*One typically does* not * see the cartesian product… which I call simply the “cross” product… in the “math for poets” (terminal-introductory) classes. This is too bad. Anyhow, this is basic-basic stuff again; with any luck, the class’ll’ve flattened it.*

5.Write out (as a set of ordered pairs) the “less than or equal relation” given by on the set .

R = {

(0,0), (0,1), (0,2),

(1,1), (1,2),

(2,2)

}

*With, ideally, every comma and parenthesis in place. One may of course write out R = {(0,0), (0,1), (0,2), (1,1), (1,2), (2,2)} but it’s harder that way.*

6.Consider the function given by (for all positive integersn). Name the domain & codomain forf. Isfone-to-one? (Prove your answer.) Isfonto? (Prove your answer.)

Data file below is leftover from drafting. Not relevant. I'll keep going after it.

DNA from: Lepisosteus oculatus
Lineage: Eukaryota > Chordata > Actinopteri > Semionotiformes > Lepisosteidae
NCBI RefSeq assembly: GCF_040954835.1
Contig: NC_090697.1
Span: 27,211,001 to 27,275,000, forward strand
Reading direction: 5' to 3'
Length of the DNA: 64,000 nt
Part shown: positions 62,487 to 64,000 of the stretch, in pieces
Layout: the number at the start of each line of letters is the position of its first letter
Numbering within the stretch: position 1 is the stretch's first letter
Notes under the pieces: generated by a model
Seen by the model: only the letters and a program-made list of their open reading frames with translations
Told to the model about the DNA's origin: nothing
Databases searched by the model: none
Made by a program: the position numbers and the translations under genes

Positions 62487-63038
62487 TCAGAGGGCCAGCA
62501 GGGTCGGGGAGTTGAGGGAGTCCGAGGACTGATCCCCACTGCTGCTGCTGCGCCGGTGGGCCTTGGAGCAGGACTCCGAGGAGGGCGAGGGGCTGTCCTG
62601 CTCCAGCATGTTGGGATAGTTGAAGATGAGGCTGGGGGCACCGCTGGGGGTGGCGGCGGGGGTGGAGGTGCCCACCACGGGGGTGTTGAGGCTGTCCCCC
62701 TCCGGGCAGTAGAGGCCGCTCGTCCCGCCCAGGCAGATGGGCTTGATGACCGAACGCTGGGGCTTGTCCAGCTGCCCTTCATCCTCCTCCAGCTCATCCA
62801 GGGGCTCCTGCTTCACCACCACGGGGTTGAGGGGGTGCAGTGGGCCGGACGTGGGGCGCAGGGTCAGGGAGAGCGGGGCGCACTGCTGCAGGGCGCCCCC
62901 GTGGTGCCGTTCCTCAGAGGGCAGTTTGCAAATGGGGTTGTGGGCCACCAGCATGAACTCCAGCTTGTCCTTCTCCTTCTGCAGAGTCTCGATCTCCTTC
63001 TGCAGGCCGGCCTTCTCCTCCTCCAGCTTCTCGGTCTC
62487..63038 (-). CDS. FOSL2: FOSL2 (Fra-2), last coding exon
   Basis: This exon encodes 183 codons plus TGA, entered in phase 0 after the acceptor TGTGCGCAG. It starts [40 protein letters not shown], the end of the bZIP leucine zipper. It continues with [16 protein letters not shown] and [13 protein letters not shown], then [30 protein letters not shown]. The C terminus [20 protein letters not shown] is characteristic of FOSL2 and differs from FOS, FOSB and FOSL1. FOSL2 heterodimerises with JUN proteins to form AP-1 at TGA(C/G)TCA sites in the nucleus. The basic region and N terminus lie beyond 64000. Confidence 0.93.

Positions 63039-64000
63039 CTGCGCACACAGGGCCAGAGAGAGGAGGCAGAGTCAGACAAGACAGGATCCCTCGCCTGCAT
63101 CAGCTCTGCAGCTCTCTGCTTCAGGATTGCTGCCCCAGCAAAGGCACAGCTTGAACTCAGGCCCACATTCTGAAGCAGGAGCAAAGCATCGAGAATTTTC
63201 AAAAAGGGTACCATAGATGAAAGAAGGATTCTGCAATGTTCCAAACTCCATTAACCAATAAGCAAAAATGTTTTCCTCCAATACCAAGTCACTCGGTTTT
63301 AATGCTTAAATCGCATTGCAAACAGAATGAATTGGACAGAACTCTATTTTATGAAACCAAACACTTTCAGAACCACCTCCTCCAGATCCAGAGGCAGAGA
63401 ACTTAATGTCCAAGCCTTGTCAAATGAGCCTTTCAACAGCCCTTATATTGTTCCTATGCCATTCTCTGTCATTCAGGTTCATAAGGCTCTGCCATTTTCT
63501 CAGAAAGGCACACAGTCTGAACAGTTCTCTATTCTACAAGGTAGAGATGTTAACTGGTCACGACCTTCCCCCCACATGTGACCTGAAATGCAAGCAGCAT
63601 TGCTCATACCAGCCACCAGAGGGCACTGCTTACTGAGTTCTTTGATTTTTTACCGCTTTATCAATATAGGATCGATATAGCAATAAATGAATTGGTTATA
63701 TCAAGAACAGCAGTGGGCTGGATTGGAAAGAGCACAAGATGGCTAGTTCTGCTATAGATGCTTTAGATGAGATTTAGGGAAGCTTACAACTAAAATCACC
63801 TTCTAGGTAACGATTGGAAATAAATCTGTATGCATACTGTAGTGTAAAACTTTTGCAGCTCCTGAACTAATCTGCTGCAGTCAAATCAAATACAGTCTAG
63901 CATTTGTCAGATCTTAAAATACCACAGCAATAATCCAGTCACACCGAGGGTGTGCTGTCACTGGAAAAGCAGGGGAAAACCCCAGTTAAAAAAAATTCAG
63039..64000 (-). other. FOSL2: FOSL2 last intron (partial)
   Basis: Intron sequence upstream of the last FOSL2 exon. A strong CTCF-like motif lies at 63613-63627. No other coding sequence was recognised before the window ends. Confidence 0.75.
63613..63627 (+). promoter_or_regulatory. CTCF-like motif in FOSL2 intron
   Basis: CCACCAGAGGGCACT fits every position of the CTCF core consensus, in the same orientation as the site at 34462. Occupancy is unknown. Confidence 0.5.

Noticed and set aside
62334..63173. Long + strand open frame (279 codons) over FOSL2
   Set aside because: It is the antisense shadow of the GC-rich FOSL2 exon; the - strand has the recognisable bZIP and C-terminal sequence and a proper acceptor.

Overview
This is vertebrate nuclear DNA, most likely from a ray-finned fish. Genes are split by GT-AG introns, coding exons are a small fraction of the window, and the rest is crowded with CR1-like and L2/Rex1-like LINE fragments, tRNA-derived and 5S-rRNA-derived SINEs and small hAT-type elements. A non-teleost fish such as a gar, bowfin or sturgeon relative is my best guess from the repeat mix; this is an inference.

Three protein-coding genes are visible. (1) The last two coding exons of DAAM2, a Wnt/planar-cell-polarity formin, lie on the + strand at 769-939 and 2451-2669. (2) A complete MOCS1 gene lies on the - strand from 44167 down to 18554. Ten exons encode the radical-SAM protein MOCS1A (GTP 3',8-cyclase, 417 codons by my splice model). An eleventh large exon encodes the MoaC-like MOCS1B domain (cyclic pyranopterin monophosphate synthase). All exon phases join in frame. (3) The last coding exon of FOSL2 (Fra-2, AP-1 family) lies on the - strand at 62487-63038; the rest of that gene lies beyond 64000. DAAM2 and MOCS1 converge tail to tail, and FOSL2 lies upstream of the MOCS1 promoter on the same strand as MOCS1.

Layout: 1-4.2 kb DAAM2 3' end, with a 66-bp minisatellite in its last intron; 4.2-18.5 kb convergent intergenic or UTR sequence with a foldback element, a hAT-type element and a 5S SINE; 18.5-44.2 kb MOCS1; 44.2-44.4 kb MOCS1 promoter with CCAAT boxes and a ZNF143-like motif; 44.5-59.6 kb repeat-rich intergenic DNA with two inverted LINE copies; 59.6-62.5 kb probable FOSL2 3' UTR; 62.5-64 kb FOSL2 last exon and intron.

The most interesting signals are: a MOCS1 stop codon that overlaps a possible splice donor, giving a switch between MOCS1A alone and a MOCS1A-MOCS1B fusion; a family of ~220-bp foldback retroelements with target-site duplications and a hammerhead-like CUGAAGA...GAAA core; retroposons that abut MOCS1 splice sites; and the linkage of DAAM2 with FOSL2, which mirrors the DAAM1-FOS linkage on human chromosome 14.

(*I meant to have had f(n) = n^2. Rats.*)

The domain is the set of positive integers.

The codomain is the set of integers.

The function *f* is one-to-one. **Proof.** Suppose f(a) = f(b) [for some positive integers a and b]. Since f is the *identity* function (Rats!), we have f(a) = a and f(b)=b;

it follows that a = b. But is the defining condition for “one-to-one”.

But *f* is *not* onto. To show this, we must “construct” an integer (element of the codomain) which isn’t in the “image” (or “range”) of *f*. So consider . If f(x) = -1 for some *x* in the domain, we would have x = -1 by the definition of *f*. But -1 is *not* a positive integer. So there is no such *x*.

7.Now consider given by (for all real numbersx). Repeat the questions of the previous problem (forgrather than forf).

*This would have been more interesting if I hadn’t messed up the previous problem… the point is that the answers depend, not only on the “formula” given, but also on the domain and codomain.*